B-213459.2, NOV 2, 1984, 84-2 CPD 486

B-213459.2: Nov 2, 1984

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BIDS - INVITATION FOR BIDS - AMBIGUITY ALLEGATION - NOT SUSTAINED - ONLY ONE REASONABLE INTERPRETATION DIGEST: INITIAL GAO DECISION FINDING AN IFB AMENDMENT NOT MATERIAL BASED ON THE "MOST REASONABLE" READING OF THE IFB IS AFFIRMED WHERE THE AGENCY ARGUES THERE ARE OTHER REASONABLE INTERPRETATIONS OF THE IFB WHICH WOULD RENDER THE AMENDMENT MATERIAL. THOSE INTERPRETATIONS ARE NOT AS REASONABLE AS THE ONE ON WHICH GAO'S DECISION WAS BASED. SUSTAINING A PROTEST BY FOUR SEASONS THAT ITS BID ON A CAPEHART HOUSING RENOVATION PROJECT WAS IMPROPERLY REJECTED AS NONRESPONSIVE BASED ON THE FAILURE TO ACKNOWLEDGE AN AMENDMENT. WE FOUND THAT THE AMENDMENT WAS NOT MATERIAL AND THAT THE BID THEREFORE WAS RESPONSIVE.

B-213459.2, NOV 2, 1984, 84-2 CPD 486

BIDS - INVITATION FOR BIDS - AMBIGUITY ALLEGATION - NOT SUSTAINED - ONLY ONE REASONABLE INTERPRETATION DIGEST: INITIAL GAO DECISION FINDING AN IFB AMENDMENT NOT MATERIAL BASED ON THE "MOST REASONABLE" READING OF THE IFB IS AFFIRMED WHERE THE AGENCY ARGUES THERE ARE OTHER REASONABLE INTERPRETATIONS OF THE IFB WHICH WOULD RENDER THE AMENDMENT MATERIAL, BUT THOSE INTERPRETATIONS ARE NOT AS REASONABLE AS THE ONE ON WHICH GAO'S DECISION WAS BASED; WHERE ONE INTERPRETATION OF AN IFB STANDS OUT FROM ALL OTHERS AS MOST REASONABLE, IT ESSENTIALLY CONSTITUTES THE ONLY REASONABLE INTERPRETATION FOR PURPOSES OF GAO REVIEW.

DEPARTMENT OF THE NAVY -- REQUEST FOR RECONSIDERATION:

THE DEPARTMENT OF THE NAVY REQUESTS RECONSIDERATION OF OUR DECISION FOUR SEASONS MAINTENANCE, INC., B-213459, MAR. 12, 1984, 84-1 CPD PARA. 284, SUSTAINING A PROTEST BY FOUR SEASONS THAT ITS BID ON A CAPEHART HOUSING RENOVATION PROJECT WAS IMPROPERLY REJECTED AS NONRESPONSIVE BASED ON THE FAILURE TO ACKNOWLEDGE AN AMENDMENT. WE FOUND THAT THE AMENDMENT WAS NOT MATERIAL AND THAT THE BID THEREFORE WAS RESPONSIVE. THE NAVY CHALLENGES OUR CONCLUSIONS. WE AFFIRM OUR DECISION.

ALTHOUGH THE IFB WAS ORIGINALLY ISSUED DID NOT EXPLICITLY STATE THAT THE HOUSING WOULD BE OCCUPIED DURING PERFORMANCE, IT DID STATE THAT:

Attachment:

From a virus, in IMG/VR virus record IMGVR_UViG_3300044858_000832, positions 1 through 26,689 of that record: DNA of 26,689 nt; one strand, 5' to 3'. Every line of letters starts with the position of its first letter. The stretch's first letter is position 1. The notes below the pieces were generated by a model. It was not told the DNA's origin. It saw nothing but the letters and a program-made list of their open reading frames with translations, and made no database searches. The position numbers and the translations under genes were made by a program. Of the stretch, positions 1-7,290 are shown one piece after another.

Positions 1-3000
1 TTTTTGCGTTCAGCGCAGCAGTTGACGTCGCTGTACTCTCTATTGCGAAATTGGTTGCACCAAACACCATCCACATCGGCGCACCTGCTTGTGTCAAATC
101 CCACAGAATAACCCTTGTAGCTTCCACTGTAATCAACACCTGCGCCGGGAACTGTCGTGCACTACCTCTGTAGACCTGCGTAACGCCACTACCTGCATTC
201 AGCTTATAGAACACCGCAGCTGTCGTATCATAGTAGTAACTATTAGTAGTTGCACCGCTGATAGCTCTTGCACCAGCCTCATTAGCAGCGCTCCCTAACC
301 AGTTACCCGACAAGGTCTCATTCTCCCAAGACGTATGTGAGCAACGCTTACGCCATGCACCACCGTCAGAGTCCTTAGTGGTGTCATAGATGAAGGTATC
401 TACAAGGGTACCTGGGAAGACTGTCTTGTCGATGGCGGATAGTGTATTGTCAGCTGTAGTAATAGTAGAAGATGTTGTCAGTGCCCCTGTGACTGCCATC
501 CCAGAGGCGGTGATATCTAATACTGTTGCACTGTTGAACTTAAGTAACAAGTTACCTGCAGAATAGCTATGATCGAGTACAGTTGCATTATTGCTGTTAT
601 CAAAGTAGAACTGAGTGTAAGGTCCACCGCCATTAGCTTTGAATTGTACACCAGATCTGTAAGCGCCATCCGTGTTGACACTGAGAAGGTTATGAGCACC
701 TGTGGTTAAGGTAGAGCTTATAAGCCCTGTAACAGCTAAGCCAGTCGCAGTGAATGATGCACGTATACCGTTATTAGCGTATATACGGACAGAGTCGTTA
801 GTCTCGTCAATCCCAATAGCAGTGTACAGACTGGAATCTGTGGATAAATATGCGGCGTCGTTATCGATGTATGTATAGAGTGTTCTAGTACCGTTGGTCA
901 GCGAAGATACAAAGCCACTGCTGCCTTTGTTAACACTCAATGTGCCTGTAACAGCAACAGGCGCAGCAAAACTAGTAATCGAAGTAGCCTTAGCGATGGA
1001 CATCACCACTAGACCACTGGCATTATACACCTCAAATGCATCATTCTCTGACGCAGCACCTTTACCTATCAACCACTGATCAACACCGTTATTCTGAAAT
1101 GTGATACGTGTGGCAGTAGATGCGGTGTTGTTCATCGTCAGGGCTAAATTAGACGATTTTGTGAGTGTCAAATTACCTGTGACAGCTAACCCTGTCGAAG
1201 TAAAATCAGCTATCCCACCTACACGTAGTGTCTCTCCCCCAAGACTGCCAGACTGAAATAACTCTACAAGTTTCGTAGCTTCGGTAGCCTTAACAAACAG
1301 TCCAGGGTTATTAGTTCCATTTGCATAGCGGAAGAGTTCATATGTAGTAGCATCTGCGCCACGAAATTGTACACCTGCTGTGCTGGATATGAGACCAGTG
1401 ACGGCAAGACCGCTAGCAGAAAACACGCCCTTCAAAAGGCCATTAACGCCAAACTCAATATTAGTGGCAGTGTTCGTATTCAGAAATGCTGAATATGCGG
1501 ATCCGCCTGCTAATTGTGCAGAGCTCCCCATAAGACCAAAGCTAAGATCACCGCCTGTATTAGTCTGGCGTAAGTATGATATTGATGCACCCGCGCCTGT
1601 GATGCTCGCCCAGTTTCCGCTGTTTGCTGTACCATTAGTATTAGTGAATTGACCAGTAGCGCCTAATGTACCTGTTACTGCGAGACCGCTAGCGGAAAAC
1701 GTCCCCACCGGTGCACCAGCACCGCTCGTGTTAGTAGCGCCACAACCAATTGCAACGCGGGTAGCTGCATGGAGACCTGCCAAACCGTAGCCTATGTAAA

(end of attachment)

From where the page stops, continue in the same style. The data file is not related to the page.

"...IT IS INTENDED THAT DISRUPTION OF USE OF FACILITIES TO OCCUPANTS OF CAPEHART HOUSING UNITS WILL BE HELD TO AN ABSOLUTE MINIMUM." THE NAVY, BELIEVING THE OCCUPANCY REQUIREMENTS UNCLEAR, AMENDED THE INVITATION FOR BIDS (IFB) TO EXPRESSLY STATE THAT "THE BUILDING WILL BE OCCUPIED DURING THE COURSE OF THE WORK." FOUR SEASONS' BID FAILED TO ACKNOWLEDGE THIS AMENDMENT AND WAS REJECTED AS NONRESPONSIVE BASED ON THE NAVY'S POSITION THAT THE OCCUPANCY REQUIREMENT WAS MATERIAL. WE FOUND THE AMENDMENT NOT MATERIAL BECAUSE, IN OUR OPINION, THE MOST REASONABLE READING OF THE QUOTED LANGUAGE FROM THE ORIGINAL IFB WAS THAT THE HOUSING WAS TO BE OCCUPIED DURING PERFORMANCE. THE AMENDMENT MERELY CLARIFIED, AND DID NOT CHANGE, THE CONTRACTOR'S OBLIGATION. BECAUSE THE CONTRACT ALREADY HAD BEEN AWARDED TO ANOTHER BIDDER, WE RECOMMENDED THAT THE NAVY CONSIDER THE FEASIBILITY OF TERMINATION TO TAKE ADVANTAGE OF THE PROTESTER'S SUBSTANTIALLY LOWER BID PRICE.

PRELIMINARILY, REGARDING OUR RECOMMENDATION, THE NAVY REPORTS THAT THE WORK WAS 77 PERCENT COMPLETE AS OF MARCH, FOLLOWING ISSUANCE OF OUR DECISION. GIVEN THIS SUBSTANTIAL PERFORMANCE OF THE CONTRACT WE CONCUR WITH THE NAVY'S DETERMINATION THAT TERMINATION OF THE AWARDEE'S CONTRACT FOR CONVENIENCE -- WOULD BE IMPRACTICABLE. SEE DEPARTMENT OF THE AIR FORCE -- REQUEST FOR RECONSIDERATION, B-213401.2, JUNE 19, 1984, 84-1, CPD PARA. 640.